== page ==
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Tissue engineering has offered unique opportunities for disease modeling and regenerative medicine; however, the success of these strategies is dependent on faithful reproduction of native cellular organization. Here, it is reported that ultrasound standing waves can be used to organize myoblast populations in material systems for the engineering of aligned muscle tissue constructs. Patterned muscle engineered using type I collagen hydrogels exhibits significant anisotropy in tensile strength, and under mechanical constraint, produced microscale alignment on a cell and fiber level. Moreover, acoustic patterning of myoblasts in gelatin methacryloyl hydrogels significantly enhances myofibrillogenesis and promotes the formation of muscle fibers containing aligned bundles of myotubes, with a width of 120-150 µm and a spacing of 180-220 µm. The ability to remotely pattern fibers of aligned myotubes without any material cues or complex fabrication procedures represents a significant advance in the field of muscle tissue engineering. In general, these results are the first instance of engineered cell fibers formed from the differentiation of acoustically patterned cells. It is anticipated that this versatile methodology can be applied to many complex tissue morphologies, with broader relevance for spatially organized cell cultures, organoid development, and bioelectronics.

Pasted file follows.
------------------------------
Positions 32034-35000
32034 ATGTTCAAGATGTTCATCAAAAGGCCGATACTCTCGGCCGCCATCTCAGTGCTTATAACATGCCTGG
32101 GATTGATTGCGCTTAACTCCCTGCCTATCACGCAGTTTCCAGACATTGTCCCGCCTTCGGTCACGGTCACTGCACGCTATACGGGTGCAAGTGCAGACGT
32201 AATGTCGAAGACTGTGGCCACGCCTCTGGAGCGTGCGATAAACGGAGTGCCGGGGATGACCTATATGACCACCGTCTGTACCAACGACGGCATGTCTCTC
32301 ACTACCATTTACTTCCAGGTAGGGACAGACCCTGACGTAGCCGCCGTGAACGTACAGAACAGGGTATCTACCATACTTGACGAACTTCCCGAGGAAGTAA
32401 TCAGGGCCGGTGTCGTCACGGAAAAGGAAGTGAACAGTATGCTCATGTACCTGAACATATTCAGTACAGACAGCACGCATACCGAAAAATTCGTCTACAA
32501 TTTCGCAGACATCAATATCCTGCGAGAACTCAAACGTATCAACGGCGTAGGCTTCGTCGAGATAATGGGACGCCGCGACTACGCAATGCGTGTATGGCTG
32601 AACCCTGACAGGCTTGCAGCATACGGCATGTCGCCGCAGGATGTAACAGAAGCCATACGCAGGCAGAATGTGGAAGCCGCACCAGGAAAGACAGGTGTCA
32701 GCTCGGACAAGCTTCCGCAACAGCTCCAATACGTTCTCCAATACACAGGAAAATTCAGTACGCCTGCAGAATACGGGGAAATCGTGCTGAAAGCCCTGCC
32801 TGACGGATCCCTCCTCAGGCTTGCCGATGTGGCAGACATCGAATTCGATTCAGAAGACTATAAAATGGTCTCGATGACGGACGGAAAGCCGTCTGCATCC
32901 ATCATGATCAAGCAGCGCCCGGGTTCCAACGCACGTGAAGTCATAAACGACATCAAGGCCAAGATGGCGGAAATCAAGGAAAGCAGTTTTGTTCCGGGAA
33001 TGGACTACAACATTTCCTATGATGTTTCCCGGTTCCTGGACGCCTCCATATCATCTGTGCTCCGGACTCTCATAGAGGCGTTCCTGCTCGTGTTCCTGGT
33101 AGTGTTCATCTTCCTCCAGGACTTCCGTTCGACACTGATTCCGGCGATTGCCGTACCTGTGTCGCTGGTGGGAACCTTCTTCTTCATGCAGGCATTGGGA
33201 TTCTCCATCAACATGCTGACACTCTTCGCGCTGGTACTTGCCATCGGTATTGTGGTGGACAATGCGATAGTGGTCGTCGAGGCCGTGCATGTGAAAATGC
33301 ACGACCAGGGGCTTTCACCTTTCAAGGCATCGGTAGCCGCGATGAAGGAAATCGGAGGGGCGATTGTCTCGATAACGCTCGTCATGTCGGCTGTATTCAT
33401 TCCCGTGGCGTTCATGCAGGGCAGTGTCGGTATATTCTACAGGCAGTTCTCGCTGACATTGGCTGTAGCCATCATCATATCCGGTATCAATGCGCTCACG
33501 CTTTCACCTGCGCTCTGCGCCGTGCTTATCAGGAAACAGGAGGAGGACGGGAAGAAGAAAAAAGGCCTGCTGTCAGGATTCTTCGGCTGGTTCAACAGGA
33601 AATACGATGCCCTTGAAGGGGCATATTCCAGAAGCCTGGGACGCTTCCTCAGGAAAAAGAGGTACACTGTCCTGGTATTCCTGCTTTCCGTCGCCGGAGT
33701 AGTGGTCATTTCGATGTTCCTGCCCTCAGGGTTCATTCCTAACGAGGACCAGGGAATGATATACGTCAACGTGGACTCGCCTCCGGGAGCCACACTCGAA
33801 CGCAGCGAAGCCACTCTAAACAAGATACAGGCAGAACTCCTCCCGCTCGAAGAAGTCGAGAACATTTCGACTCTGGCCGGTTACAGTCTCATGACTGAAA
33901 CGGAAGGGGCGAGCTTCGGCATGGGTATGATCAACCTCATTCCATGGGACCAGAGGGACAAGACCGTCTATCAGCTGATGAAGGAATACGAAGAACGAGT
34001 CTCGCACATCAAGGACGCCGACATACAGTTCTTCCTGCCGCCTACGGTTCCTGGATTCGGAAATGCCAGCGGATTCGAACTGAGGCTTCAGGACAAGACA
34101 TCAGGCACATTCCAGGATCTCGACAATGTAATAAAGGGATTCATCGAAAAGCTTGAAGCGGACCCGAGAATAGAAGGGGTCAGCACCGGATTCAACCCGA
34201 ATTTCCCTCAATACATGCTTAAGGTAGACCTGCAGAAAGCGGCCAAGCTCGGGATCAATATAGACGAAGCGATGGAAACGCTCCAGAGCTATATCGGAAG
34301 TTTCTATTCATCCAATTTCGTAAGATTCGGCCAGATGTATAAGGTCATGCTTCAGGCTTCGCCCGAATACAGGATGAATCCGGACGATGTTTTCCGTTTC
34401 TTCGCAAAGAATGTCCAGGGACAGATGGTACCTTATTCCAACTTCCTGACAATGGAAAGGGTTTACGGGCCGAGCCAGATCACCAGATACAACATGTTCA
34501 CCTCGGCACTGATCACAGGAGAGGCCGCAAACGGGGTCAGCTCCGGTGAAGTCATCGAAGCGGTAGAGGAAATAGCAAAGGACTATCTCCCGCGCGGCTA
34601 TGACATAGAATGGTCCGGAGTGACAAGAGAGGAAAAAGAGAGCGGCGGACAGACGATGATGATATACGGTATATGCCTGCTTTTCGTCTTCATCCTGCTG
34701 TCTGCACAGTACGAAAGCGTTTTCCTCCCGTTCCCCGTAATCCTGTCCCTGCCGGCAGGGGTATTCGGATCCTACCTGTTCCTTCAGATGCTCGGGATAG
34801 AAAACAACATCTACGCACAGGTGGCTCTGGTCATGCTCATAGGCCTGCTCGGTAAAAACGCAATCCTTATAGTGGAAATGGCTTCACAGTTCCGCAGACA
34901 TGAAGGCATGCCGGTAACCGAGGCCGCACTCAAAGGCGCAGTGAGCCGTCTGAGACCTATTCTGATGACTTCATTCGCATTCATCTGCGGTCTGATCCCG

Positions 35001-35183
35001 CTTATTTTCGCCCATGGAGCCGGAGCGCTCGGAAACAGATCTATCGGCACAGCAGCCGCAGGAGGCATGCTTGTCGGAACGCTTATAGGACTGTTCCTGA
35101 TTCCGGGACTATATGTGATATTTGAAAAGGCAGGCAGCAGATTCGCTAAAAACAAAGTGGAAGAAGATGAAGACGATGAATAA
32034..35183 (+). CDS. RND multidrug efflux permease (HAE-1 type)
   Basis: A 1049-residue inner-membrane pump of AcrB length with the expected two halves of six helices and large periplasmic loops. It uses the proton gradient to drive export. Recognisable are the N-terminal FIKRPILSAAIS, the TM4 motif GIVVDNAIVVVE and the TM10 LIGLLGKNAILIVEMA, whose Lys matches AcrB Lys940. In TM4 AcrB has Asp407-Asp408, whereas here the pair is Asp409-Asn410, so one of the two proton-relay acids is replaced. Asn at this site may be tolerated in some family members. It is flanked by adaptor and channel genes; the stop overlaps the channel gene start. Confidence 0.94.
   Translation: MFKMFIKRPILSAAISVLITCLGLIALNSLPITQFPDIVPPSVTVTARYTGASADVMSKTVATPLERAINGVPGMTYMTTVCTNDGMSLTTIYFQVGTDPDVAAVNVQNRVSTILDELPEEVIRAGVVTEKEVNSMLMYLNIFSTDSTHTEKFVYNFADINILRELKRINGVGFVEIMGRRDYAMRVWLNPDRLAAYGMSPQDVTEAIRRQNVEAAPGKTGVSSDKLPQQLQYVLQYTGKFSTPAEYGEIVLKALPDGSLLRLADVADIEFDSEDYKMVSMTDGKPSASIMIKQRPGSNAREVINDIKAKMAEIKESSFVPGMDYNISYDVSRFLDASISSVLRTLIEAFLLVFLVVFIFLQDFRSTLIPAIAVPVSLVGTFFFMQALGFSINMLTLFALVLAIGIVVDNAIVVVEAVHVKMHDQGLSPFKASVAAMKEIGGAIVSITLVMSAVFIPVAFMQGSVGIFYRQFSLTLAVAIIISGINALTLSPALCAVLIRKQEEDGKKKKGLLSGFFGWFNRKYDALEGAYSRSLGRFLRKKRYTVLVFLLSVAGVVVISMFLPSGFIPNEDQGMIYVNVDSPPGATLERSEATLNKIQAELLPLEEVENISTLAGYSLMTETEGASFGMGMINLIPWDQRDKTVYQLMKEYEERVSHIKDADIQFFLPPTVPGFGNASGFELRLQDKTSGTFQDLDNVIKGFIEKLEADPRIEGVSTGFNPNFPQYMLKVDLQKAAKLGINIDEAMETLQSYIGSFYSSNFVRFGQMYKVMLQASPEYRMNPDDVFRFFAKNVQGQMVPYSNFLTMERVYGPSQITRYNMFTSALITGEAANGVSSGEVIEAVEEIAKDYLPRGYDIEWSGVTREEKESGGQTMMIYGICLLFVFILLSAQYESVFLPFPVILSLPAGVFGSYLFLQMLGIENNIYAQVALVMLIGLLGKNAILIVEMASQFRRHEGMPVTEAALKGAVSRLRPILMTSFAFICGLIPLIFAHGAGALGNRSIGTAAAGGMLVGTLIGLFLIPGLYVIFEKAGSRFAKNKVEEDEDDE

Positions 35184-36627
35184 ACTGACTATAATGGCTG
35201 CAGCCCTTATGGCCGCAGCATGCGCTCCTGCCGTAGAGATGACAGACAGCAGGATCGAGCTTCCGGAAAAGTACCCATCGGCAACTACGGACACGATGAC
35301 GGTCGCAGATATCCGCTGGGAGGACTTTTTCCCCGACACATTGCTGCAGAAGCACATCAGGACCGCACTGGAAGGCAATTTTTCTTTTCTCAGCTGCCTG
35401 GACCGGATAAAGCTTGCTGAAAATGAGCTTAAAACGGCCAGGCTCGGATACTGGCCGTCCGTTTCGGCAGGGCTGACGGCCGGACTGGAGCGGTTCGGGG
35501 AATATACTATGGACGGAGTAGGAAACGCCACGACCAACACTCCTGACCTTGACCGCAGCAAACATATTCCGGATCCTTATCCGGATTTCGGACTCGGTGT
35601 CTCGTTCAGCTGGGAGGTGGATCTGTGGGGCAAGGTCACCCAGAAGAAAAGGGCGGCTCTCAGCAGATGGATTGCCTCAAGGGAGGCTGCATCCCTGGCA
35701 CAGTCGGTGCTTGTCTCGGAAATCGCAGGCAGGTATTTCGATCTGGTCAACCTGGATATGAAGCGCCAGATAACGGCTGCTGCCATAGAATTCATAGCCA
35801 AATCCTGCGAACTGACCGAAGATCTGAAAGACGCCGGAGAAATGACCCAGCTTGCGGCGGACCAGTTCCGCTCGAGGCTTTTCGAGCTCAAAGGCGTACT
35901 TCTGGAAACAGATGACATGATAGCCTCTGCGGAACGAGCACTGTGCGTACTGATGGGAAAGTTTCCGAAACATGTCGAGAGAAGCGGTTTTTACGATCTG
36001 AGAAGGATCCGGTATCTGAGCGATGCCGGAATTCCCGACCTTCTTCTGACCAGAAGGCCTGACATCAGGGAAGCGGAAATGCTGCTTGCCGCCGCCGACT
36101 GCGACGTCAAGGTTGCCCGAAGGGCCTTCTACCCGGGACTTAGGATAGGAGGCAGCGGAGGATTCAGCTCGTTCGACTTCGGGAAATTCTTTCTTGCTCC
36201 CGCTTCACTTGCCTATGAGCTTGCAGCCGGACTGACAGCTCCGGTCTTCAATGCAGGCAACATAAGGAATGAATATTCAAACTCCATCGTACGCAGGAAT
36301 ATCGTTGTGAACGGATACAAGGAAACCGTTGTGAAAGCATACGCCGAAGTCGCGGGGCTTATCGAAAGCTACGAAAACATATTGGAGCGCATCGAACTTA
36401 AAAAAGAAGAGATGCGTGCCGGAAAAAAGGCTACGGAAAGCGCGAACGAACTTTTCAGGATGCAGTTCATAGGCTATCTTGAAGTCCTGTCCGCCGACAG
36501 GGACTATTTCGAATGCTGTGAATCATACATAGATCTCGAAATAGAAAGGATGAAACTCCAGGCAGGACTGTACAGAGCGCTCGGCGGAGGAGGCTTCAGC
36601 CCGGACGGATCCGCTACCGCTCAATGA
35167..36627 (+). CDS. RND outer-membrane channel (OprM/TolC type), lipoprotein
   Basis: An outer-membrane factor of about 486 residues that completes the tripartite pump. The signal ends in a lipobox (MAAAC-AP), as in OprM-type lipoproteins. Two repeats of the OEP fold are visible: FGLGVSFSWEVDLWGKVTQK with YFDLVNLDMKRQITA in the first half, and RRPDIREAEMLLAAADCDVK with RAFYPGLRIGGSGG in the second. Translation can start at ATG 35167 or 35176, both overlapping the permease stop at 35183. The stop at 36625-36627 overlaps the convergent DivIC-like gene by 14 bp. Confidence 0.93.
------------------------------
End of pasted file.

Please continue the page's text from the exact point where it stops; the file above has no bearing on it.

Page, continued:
Original publication




Journal article


Adv Mater

Publication Date





acoustic, muscle, patterning, tissue engineering, ultrasound standing waves, Acoustics, Animals, Cell Line, Collagen, Hydrogels, Mice, Muscle Fibers, Skeletal, Myoblasts, Tissue Engineering, Tissue Scaffolds, Ultrasonic Waves